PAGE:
timber as a structural material

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timber as a structural material

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timber as a structural material

  1. 1. Lecture 3 Timber as a structural material Structure II (AR-106 G) BY- AR. KHURRAM ALI Asst. Professor Gateway College of architecture Sonipat, Haryana
  2. 2. Content Introduction Classification of timber Advantages of timber over other materials Requirements of a good timber Characteristics to find the suitability of timber Structure of timber Defects in timber and their influence on the strength of timber Density of timber Strength of timber
  3. 3. Introduction Wood is considered as one of the best engineering material. Despite the extensive use of other structural material like steel and concrete, many engineering concerns like buildings, Railways, mining etc. depend much upon wood. Unlike steel and concrete, timber is not made of consistent structural properties. It does not behave equally in all directions.
  4. 4. Classification of timber Structured timbers are classified on the basis of their Modulus of elasticity(E) and extreme fiber stress in bending (fb) as under- Group A- ‘E’ > 12600 N/mm² and ‘fb’ >18 N/mm² Group B- ‘E’ > 9800 N/mm² and ‘fb’ >12 N/mm² Group C- ‘E’ > 5600 N/mm² and ‘fb’ > 8.5 N/mm²
  5. 5. Table of safe permissible stress in timber
  6. 6. Cont’d Strength parallel to grain is vastly different to strength and stiffness normal to the grain. The wood used for building or other architectural purpose is called timber.
  7. 7. Advantages of timber over other materials Stronger than other materials of construction in use when compared in proportion to their weight. Can be worked easily to any size and shape. Can be jointed to the required form easily. Structural connections can be easily made in timber work. Timber construction is economical as the wastage is minimum.
  8. 8. Cont’d Structural member made of timber are light in weight. It is quite durable, if properly seasoned and preserved. Re-sale value is good. Non-conductor of heat and sound. The house built in timber will be warm in winter and cool in summer.
  9. 9. Requirements of a good timber  Should have uniform color and regular annual rings.  Should have straight fibers.  Should be sweet to smell when freshly cut. A disagreeable smell indicates decay in timber.  Should be sonorous.  Should be well seasoned.
  10. 10.  Should be free from natural defects.  Should not be affected by fungi and other insects.  Should have firm adhesion of fibres.  Should be durable to resist the atmospheric effects.  Should be tough to resist the shocks.  Should not be split when nail is driven into it. Cont’d
  11. 11. Characteristics to find suitability of timber • Strength • Toughness • Elasticity • Resistance to shear • Hardness • Fire resistance • Retention of shape • Durability • Workability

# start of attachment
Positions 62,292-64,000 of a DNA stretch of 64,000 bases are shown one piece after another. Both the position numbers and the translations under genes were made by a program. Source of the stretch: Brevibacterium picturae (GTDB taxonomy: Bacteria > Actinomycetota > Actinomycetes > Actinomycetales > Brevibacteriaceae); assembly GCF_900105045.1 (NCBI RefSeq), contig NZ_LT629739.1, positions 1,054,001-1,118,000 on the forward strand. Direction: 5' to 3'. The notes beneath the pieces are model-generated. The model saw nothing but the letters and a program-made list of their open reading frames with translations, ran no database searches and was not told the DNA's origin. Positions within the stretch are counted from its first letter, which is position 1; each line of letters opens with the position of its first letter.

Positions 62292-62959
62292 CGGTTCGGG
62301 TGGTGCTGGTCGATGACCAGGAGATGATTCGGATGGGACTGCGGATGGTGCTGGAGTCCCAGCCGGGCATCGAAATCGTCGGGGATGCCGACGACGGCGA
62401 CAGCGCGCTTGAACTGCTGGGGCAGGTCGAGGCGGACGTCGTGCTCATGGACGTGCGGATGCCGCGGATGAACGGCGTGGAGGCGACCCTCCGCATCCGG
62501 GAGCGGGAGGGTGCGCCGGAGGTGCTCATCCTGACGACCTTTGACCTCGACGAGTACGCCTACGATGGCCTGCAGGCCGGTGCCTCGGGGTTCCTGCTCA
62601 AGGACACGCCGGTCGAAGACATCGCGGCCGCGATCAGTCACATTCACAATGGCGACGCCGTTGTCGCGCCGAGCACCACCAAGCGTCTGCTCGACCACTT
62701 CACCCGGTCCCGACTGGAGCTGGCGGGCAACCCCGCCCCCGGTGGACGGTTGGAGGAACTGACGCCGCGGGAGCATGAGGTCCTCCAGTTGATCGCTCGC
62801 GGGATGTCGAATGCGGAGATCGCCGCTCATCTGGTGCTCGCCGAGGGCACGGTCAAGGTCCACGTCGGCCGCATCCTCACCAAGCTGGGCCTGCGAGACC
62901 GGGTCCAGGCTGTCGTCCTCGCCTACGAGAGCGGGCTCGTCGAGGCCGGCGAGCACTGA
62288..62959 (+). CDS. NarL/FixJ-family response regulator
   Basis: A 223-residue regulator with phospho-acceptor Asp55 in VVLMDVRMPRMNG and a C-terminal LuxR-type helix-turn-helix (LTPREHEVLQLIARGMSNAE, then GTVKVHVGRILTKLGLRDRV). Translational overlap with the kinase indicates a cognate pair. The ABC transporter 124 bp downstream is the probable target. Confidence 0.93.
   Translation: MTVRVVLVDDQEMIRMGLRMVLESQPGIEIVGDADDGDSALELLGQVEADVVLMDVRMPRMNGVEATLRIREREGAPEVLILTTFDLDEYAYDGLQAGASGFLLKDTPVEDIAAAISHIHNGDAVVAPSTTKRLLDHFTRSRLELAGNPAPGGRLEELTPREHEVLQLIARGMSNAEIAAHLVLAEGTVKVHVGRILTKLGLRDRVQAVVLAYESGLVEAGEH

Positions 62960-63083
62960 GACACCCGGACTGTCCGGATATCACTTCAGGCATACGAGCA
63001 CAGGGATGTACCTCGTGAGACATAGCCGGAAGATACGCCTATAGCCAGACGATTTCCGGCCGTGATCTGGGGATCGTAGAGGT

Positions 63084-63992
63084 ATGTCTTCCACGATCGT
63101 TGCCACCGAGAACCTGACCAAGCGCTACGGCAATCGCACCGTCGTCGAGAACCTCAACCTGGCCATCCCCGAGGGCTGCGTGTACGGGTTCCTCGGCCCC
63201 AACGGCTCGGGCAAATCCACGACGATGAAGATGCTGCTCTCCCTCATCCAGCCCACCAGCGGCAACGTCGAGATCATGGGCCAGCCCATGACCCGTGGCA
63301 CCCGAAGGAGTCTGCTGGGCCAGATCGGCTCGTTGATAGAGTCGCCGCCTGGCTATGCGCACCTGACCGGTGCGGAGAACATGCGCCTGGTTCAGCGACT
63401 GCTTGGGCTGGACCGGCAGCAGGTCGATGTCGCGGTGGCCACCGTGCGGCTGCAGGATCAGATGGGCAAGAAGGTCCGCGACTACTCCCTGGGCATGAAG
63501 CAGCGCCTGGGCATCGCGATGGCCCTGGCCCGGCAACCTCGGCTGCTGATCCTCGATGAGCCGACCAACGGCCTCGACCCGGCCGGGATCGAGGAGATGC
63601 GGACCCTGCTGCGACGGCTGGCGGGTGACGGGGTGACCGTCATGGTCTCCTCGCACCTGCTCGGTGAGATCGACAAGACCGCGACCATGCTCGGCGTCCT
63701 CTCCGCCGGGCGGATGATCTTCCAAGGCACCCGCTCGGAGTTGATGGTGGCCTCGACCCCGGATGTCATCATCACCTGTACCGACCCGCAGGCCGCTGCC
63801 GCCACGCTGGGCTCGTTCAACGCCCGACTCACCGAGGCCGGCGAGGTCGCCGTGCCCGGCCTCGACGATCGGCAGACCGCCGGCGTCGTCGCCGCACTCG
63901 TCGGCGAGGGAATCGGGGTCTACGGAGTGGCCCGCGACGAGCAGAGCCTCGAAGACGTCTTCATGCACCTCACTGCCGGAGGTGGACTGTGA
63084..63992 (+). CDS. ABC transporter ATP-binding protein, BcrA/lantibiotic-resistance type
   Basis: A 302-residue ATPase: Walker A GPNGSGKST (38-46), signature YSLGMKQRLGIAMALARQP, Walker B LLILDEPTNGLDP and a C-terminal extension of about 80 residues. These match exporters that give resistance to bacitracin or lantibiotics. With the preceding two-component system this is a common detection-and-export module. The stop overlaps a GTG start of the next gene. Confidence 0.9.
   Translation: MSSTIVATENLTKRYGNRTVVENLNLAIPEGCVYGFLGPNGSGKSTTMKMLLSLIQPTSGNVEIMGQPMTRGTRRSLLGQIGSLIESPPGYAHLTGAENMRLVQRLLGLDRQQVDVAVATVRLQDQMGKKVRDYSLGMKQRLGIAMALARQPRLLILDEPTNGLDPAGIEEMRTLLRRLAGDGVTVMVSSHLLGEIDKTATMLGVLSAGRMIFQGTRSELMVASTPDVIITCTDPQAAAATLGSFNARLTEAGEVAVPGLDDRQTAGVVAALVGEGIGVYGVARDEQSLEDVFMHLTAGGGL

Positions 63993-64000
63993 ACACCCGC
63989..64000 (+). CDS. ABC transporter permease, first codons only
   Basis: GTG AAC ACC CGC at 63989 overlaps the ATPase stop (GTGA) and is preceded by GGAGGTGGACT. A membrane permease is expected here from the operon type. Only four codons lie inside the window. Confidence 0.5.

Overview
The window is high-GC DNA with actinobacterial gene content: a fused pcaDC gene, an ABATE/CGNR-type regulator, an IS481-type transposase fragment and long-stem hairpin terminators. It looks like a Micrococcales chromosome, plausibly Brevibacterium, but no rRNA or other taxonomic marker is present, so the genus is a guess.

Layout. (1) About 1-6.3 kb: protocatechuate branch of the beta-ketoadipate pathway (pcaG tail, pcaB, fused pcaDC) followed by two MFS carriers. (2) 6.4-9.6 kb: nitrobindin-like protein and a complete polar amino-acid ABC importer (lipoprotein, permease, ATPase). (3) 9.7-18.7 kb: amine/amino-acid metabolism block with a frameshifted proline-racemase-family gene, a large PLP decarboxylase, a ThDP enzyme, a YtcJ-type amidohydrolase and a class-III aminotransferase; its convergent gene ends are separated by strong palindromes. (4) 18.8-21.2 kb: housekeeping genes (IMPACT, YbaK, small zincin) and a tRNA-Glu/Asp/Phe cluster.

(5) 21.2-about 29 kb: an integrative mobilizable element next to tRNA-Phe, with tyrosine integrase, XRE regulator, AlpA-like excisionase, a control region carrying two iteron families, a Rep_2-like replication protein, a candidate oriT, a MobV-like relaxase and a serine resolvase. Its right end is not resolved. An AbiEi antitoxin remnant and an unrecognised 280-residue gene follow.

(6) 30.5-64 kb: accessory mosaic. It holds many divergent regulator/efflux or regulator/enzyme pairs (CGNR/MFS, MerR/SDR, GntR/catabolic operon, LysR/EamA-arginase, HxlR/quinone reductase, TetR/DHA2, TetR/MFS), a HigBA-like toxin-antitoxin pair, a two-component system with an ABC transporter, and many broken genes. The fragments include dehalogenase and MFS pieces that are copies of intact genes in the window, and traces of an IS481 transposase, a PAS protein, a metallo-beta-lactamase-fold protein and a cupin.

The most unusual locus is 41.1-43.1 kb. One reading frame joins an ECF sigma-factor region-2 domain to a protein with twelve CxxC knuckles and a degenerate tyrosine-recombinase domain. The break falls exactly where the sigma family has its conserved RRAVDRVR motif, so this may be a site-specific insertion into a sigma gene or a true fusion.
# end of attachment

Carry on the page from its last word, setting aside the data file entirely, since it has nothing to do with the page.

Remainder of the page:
12. 12. Structure of timber
  13. 13. Defects in timber and their influence  Shakes- The partial or complete separation between adjoining layers of tissues are called shake. They lower the resistance to shear.
  14. 14. Defects in timber and their influence  Rind gall- The curved swelling resulted from the growth of sapwood layer on wound, left by a falling branch or cut off branch in an irregular manner is called rind gall. The new growth does not unite properly with the old wood and leaves the cavity where decaying action may set in.
  15. 15. Cont’d • Knots- The dark hard pieces indicating places from where branches have been cut off or broken are called knots. knots are the source of weakness as they break the continuity of wood fibres. Further, knot tend to weaken the timber in tension but may improve its strength in compression. Generally knots make the working of wood difficult.
  16. 16. Cont’d
  17. 17. Cont’d • Upsets- The defect caused by crushing or by injury in wood fibres is known as upsets. It occurs usually during the growth. This makes wood weak and unfit for any important work. Upsets
  18. 18. Cont’d • Twisted fibres- The defect due to the fibre of tree which get twisted when young in age, by force of wind is called twisted fibres. Twisted fibre make the wood weak which cannot be used for structural purposes. Twisted fibres
  19. 19. Density of timber  Hardwood- Vary from1230 kg/m3 to 190 kg/m3  Softwood- Vary from 720 kg/m3 to 370 kg/m3
  20. 20. Strength of timber  Timber is strong along the grain but weak across it.  Timber is weak in shear parallel to the grain.
  21. 21. Typical minimum grade stress for a well seasoned & defect free timber • Bending parallel to grain = 5.3 N/mm2 • Tension parallel to grain = 3.2 N/mm2 • Compression parallel to grain = 6.8 N/mm2 • Compression normal to grain = 2.2 N/mm2 • Shear parallel to grain = 0.67 N/mm2 • Modulus of Elasticity (Mean) = 8800 N/mm2

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